Essential Pastel Tips
In this page, you will learn some pastel tips that will help you as you work with this powdery medium. Knowing these pastel tips in advance will help you avoid some of the mistakes that I made when I started out as a pastel artist years ago.
Like all the other mediums, soft pastels have their own safety issues.
To protect yourself from the potential toxic effects of pastel pigments being absorbed into your skin, I would recommend the following:
Wear gloves. Buy a box of disposable gloves, keep it next to your easel when you draw and paint with pastels and wear them!
It still gives me goosebumps when I think of the days when I picked up my soft pastel sticks without protection and blended pastels on the paper with my bare fingers all the time. Chemicals in some pastel pigments can be absorbed through the skin, so be wary.
Wear a mask.One of the most important pastel tips I strongly suggest. Pastel dust can be inhaled into your lungs, so you want to reduce your exposure to it as much as you can.
I resisted wearing a mask for quite a while. I justified this to myself because I thought this dust would not travel that far since I did not blow at the painting much.
I was wrong. I found that my sinuses usually got somewhat stuffy after I worked on a pastel painting, but I did not make the connection until later.
If you insist on not wearing a mask, make sure to work in a well ventilated room and stay back from the painting as much as possible.
Do not blow on your pastel paintings or drawings-- This is almost a unconscious act for a lot of pastel artists when they are in the thick of painting; I did it, too!
If you want to take off the excess dust, then take the painting outdoors and tap the back of the pastel paper with your fingers a few times to dislodge the pigments.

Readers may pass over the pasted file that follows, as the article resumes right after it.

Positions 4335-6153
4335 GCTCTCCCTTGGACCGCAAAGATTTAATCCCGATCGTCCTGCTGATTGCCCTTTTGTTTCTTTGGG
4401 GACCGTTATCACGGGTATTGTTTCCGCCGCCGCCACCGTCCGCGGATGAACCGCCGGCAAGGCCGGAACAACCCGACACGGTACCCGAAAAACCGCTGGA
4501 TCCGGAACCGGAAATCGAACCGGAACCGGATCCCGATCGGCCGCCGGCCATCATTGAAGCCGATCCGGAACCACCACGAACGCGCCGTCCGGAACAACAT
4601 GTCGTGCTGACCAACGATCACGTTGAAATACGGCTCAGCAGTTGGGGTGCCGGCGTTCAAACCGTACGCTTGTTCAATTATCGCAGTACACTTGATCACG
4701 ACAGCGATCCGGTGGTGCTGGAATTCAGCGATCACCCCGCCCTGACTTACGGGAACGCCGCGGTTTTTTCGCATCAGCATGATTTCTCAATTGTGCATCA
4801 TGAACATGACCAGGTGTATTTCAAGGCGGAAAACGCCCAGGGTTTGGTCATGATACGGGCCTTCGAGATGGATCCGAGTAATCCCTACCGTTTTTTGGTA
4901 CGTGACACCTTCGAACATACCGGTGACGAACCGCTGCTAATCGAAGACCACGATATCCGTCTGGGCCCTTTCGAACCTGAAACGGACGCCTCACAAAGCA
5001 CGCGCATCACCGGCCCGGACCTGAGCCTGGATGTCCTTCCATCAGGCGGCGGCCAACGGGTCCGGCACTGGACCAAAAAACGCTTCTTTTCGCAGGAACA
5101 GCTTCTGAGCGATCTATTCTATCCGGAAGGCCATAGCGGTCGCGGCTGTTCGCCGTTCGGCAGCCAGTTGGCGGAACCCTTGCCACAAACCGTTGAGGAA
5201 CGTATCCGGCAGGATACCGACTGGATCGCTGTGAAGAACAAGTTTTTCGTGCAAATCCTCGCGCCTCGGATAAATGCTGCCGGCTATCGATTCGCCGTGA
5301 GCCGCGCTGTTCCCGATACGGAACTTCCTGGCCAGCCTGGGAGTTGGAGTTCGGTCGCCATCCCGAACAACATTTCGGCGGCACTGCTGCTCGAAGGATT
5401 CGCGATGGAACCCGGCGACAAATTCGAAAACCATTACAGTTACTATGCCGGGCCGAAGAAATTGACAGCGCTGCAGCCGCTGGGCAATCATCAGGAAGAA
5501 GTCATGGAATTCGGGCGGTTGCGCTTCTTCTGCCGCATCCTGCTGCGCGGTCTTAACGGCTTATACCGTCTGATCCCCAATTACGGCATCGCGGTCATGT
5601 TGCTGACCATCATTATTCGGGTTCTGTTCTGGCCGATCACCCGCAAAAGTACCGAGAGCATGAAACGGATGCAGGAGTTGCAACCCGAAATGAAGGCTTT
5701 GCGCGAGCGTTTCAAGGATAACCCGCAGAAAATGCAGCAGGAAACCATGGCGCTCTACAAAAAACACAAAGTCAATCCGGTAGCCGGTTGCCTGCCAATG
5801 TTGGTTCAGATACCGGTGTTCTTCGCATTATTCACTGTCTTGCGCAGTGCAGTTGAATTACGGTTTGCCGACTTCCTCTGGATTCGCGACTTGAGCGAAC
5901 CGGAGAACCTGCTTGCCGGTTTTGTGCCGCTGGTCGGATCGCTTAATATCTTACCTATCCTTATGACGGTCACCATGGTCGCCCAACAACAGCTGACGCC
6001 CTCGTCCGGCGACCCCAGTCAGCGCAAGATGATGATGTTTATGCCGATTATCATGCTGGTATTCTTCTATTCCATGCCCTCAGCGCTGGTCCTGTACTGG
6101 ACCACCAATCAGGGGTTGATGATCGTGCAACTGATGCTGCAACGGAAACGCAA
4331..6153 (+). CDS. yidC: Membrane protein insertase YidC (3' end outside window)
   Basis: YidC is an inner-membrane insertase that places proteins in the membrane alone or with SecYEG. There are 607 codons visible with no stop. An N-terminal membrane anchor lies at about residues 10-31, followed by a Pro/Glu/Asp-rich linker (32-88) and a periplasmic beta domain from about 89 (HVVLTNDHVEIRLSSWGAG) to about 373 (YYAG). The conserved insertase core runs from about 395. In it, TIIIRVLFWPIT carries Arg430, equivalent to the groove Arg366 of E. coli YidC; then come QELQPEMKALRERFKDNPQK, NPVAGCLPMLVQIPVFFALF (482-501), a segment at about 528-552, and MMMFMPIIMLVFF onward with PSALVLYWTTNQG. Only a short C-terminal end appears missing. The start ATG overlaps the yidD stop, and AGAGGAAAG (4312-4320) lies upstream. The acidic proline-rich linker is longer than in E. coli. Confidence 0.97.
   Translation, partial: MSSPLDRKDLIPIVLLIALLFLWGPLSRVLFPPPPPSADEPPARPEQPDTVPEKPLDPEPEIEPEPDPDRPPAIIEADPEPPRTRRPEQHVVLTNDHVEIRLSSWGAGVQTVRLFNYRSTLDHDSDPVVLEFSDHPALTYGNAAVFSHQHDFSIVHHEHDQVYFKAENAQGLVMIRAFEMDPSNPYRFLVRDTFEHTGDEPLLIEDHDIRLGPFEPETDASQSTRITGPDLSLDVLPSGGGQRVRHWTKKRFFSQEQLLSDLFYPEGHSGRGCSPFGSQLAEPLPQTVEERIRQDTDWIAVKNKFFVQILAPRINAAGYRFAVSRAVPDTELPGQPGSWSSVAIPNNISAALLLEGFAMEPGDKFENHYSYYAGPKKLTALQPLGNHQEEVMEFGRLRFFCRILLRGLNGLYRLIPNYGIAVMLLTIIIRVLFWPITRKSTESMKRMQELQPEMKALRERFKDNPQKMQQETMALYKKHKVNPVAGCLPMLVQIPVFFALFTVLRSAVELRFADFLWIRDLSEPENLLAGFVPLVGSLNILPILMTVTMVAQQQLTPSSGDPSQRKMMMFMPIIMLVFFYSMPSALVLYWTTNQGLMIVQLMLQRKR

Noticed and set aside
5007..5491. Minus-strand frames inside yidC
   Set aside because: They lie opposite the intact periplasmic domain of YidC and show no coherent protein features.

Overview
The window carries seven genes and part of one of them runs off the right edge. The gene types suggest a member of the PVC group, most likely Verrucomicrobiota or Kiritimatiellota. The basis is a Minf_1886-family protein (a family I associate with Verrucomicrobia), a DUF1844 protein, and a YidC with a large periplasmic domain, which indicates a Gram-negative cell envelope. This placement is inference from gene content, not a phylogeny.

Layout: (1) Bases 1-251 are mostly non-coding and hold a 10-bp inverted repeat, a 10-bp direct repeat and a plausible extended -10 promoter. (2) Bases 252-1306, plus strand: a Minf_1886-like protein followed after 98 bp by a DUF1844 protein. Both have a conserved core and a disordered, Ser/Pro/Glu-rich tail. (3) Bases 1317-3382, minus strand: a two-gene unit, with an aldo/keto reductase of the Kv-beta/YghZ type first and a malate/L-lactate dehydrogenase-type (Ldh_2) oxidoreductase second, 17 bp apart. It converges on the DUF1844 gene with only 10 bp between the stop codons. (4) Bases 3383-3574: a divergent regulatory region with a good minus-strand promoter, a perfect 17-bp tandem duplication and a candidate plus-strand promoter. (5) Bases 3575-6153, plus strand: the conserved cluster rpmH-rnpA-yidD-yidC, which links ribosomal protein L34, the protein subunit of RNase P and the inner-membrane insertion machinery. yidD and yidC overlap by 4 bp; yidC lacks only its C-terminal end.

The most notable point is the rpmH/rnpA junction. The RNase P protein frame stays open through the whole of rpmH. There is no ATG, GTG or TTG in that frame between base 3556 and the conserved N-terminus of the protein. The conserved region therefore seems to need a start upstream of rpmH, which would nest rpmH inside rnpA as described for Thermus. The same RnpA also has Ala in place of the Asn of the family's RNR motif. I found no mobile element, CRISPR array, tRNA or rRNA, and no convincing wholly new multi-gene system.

Use a ventilator or air filter. Invest in one of these filters if you work in pastels heavily. I used to open the windows while I was working. In winter, I would put my portable air filter next to my easel.
Additional Pastel Tips To Make Your Life Easy....
Before you delve into painting, get your pastel supplies ready near your easel so you will have everything you might need at your fingertips.
- To help keep the pastel dust under control, put a paper “tray” at the bottom of your painting to catch the dust.
I have my students make makeshift dust trays by folding a sheet of newspaper, stapling it at one end, and then standing the pastel paper in it. My students and I called it a 'dust buster'.
This disposable dust buster is one of my proudest inventions!
- Keep a drop cloth on the floor of your working area. When you are done, take it outdoors and shake it out to remove the dust.
- Store broken odd ends of pastels in a box filled with rice to keep them clean. You want to keep the rice clean by changing the rice once a while if you keep adding more pastel sticks to it.
Keep baby wipes or paper towels handy. Baby wipes are my life savers and I love them. With them, you do not need to change disposable gloves that often.
- Store individual pastel sticks in a pastel storage bin. I started out with a full set of Rembrandt soft pastels. As I slowly added my favorite soft pastels from different brands, I found these art bins useful for storing them--in addition to my rice box for little broken pastel sticks.
Sometimes when I go paint outdoors, I choose the pastel colors I need for that day and put them into a single bin. Then I do not have to haul the whole set to the field.
- Tilt the pastel surface slightly forward when you are painting. The angle of the board will make more of the dust to fall off on the paper tray instead of staying on the bottom of the paper.
- Optionally, collect and save the pastel dust. Do this if you want to use them to make new pastels, create dusting textures, or tone paper or other pastel surfaces. I recycle some of the crumbled or broken pastel sticks this way.
Following the tips above will save you time and spare you potential agony from painting in pastels. I sure hope you will pick up some other useful ways of working with pastels as you get more experienced.
If you have some pastel tips that are not covered in the page and would like to share, please
And use my pastel techniques to spruce up your paintings.....
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